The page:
The Multifaceted Nature of Bilingualism and Attention

Ashley Chung-Fat-Yim, Noelia Calvo, John G. Grundy*

*Corresponding author for this work

Research output: Contribution to journalReview articlepeer-review

5 Scopus citations

Abstract

Attention has recently been proposed as the mechanism underlying the cognitive effects associated with bilingualism. However, similar to bilingualism, the term attention is complex, dynamic, and can vary from one activity to another. Throughout our daily lives, we use different types of attention that differ in complexity: sustained attention, selective attention, alternating attention, divided attention, and disengagement of attention. The present paper is a focused review summarizing the results from studies that explore the link between bilingualism and attention. For each level of attention, a brief overview of relevant theoretical models will be discussed along with a spotlight on paradigms and tasks used to measure these forms of attention. The findings illustrate that different types and levels of attention are modified by the variety of bilingual experiences. Future studies wishing to examine the effects of bilingualism on attention are encouraged to embrace the complexity and diversity of both constructs rather than making global claims about bilingualism and attention.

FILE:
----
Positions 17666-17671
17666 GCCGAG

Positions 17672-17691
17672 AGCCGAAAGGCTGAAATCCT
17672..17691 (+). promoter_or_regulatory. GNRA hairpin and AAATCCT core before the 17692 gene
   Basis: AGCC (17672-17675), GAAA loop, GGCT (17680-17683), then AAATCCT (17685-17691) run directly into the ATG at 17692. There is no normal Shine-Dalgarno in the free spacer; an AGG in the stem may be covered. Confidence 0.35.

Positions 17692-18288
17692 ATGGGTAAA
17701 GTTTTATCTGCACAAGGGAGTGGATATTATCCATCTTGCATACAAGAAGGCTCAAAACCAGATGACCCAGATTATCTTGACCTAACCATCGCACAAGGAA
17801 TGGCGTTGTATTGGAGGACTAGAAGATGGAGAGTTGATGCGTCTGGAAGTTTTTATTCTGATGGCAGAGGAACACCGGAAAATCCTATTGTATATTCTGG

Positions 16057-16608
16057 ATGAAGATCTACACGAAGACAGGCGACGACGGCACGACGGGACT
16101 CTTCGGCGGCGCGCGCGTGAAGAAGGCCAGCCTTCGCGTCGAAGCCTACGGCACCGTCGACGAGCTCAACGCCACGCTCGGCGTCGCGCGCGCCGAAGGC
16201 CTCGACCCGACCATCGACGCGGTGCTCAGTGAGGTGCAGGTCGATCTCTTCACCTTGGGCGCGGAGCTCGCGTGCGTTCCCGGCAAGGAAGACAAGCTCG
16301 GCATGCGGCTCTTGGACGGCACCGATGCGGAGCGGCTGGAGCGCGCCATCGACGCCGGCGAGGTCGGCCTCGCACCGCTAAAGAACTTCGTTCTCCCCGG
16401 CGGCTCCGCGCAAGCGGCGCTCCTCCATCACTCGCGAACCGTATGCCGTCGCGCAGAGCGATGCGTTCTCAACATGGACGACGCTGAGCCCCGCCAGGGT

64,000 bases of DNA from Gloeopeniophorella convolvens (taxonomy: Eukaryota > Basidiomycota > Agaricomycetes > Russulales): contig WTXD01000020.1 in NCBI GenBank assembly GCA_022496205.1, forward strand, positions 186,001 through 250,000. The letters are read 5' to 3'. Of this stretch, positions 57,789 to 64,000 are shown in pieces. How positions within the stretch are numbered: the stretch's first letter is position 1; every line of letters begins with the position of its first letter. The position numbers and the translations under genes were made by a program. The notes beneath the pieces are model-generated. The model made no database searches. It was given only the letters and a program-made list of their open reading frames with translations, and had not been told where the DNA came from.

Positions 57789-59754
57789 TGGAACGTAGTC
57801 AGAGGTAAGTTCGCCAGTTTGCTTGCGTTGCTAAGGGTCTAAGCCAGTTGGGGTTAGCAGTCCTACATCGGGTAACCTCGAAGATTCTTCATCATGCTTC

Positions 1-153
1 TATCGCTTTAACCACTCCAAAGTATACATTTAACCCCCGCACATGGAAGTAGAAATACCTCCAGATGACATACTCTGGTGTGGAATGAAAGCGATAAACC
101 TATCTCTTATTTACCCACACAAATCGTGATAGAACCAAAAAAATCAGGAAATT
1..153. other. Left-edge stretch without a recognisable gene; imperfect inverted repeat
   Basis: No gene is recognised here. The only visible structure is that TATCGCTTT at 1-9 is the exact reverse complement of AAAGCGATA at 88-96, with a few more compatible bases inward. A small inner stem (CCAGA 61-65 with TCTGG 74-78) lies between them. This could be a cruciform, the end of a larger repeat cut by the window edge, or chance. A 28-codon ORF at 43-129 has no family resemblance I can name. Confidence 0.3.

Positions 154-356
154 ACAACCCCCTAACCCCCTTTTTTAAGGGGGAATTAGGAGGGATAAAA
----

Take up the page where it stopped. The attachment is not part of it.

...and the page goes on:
Original languageEnglish (US)
Article number910382
JournalFrontiers in Psychology
Volume13
DOIs
StatePublished - Jun 3 2022

Keywords

  • attention
  • bilingualism
  • cognition
  • executive control
  • language experience

ASJC Scopus subject areas

  • General Psychology

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